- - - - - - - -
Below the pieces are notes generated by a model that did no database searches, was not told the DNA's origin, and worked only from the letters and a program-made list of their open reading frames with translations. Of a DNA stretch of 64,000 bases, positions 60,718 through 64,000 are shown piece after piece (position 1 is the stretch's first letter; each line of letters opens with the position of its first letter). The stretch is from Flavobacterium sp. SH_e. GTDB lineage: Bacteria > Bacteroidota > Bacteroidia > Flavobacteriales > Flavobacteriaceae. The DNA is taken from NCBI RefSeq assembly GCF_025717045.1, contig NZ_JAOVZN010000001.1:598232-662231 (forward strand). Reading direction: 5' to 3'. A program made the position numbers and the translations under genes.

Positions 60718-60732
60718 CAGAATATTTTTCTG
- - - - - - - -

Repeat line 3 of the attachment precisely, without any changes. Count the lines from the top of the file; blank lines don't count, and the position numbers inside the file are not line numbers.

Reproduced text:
60718 CAGAATATTTTTCTG